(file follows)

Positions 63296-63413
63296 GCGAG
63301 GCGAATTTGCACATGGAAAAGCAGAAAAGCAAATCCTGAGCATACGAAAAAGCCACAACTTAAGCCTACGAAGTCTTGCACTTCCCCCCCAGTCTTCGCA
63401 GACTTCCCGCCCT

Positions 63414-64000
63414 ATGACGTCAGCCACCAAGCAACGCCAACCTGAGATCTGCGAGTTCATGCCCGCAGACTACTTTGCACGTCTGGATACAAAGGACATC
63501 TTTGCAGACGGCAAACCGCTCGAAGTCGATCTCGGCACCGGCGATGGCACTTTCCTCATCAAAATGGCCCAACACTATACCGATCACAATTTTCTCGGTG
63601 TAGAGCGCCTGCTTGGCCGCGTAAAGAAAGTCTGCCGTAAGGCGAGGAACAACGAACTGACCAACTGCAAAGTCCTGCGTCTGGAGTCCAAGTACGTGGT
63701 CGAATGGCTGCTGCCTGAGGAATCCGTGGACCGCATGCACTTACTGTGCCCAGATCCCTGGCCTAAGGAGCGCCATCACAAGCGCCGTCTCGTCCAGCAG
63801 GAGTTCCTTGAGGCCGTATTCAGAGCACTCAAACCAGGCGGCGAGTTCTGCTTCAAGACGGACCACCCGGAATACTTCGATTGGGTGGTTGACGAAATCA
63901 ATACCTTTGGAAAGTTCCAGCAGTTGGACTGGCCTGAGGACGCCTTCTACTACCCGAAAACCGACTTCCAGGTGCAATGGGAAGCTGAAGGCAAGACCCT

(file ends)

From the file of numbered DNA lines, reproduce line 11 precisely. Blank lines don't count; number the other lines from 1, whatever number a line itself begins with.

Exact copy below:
63901 ATACCTTTGGAAAGTTCCAGCAGTTGGACTGGCCTGAGGACGCCTTCTACTACCCGAAAACCGACTTCCAGGTGCAATGGGAAGCTGAAGGCAAGACCCT